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Science Spotlight from this week's observations

Proposal ID = 12237
Principle Investigator =  William M. Grundy  -   Lowell Observatory
Title = "Orbits, Masses, Densities, and Colors of Two Transneptunian Binaries"
Time = Mar 18, 2012 10:57:30  - 11:54:16
Target =  2005EF298
Instrument = WFC3/UVIS


The mass of an astronomical object can be determined by observing the velocity of something in orbit around it. This works for everything from measuring the mass of the earth based on the orbit of the moon, to measuring the mass of the Milky Way galaxy based on the velocity of the sun as it rotates around the center of the galaxy, to measuring the mass of a black hole, even though it is not possible to see the black hole itself. This is also why binary stars have played a critical role in astronomy for many years, providing the most direct measurements of stellar masses. Similarly, transneptunian (i.e., outside the orbit of Neptune) binaries are valuable because they allow us to measure the masses of objects in the outer regions of the solar system. Once the mass of an object is determined, the next question is what the density is. Is it nearly a point source like a black hole, or is it a large object with a low density like Jupiter. This proposal will use measurements from both Hubble and the Herschel spacecraft, which observes in the infrared part of the spectrum where most of the light from these very cold objects is emitted.

Paraphrasing from the abstract:

Binaries are the key to learning many crucial bulk properties of transneptunian objects (TNOs) including their masses. Perhaps the most interesting mass-dependent property of a TNO is its bulk density, which provides unique information about its bulk composition and interior structure. Densities have so far only been measured for a handful of binary TNO systems. This proposal seeks to determine orbits and thus masses of two more binary TNOs, both of which are also to be observed at thermal infrared wavelengths by the Herschel spacecraft. Combining the masses from Hubble with the sizes from Herschel will enable us to compute their densities. We will also obtain multi-wavelength photometric colors of the individual components of each binary system. It is imperative to link colors to the physical properties measurable in binary systems in order to use the remnant planetesimals in today's Kuiper belt to learn more about the early history of our own solar system, and more generally about how planetesimals form in nebular disks and subsequently evolve. The job of Hubble is to obtain relative astrometry, from which we determine the mutual orbits of the binary bodies, giving us their masses. Meanwhile, Herschel deterines their surface areas. When we put these pieces of information together, we get the bulk densities.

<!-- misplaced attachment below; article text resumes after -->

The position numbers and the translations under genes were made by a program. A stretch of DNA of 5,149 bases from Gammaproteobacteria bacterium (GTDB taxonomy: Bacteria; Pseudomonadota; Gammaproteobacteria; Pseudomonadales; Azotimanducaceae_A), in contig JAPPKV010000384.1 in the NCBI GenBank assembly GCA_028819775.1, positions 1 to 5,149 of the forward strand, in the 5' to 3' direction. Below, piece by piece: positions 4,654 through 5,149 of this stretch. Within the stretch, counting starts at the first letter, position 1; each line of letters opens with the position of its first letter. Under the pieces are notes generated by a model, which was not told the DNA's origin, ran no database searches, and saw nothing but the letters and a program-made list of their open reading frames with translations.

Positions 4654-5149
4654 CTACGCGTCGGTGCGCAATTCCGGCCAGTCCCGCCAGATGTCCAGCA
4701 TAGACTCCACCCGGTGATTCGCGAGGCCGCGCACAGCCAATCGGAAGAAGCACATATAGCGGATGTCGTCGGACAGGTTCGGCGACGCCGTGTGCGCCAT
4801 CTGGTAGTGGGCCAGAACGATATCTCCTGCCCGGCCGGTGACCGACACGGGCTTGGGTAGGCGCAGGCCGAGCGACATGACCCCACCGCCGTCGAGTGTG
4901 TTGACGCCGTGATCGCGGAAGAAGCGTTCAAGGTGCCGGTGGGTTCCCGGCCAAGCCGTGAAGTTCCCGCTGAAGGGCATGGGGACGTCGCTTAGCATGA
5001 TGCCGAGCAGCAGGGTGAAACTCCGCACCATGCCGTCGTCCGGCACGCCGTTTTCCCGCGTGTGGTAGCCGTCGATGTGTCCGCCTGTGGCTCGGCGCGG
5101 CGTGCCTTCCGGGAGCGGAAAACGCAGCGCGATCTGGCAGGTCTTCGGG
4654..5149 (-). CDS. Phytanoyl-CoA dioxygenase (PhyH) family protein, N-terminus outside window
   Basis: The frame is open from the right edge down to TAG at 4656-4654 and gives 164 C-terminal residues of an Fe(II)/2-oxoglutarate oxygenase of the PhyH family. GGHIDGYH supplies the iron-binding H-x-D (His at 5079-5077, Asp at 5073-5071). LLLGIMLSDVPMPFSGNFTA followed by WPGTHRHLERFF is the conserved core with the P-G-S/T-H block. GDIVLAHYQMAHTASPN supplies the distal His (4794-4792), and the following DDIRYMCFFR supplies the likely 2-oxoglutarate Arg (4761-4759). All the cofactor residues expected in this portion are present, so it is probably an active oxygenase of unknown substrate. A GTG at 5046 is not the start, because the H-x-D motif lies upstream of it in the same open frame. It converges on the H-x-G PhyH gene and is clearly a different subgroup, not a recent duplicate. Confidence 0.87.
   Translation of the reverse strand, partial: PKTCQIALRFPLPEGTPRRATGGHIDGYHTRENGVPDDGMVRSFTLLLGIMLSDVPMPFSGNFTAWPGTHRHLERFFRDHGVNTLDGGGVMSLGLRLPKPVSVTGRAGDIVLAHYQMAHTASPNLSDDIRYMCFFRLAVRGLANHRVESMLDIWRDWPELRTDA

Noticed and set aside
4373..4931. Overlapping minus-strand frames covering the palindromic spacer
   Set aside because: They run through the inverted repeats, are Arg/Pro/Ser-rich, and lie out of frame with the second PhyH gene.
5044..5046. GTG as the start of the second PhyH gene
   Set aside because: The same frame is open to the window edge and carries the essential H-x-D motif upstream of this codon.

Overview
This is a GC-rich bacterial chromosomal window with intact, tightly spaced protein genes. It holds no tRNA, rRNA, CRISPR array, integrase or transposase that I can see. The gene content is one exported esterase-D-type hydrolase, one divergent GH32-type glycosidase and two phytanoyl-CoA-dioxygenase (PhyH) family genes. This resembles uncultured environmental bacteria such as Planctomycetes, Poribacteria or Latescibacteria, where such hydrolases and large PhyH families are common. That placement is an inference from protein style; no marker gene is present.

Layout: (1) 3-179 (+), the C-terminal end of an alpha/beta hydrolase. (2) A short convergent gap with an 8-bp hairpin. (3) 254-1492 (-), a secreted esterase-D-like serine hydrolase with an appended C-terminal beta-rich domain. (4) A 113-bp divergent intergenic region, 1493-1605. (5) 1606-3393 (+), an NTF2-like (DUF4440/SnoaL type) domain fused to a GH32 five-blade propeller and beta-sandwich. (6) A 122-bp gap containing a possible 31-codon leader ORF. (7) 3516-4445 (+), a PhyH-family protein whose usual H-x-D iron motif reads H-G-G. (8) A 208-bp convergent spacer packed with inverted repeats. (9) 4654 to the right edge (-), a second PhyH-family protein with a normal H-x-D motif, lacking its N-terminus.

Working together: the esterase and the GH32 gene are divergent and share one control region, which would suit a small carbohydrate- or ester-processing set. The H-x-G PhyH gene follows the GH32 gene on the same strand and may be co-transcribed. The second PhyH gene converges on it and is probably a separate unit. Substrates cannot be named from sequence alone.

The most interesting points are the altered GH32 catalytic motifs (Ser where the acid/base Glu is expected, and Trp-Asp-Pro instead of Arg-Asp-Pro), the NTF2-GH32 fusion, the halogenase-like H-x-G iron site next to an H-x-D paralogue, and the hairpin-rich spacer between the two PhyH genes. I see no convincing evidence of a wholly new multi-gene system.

You can find most of this information and more from the following webpage: by entering "12237" in the Prop. ID box.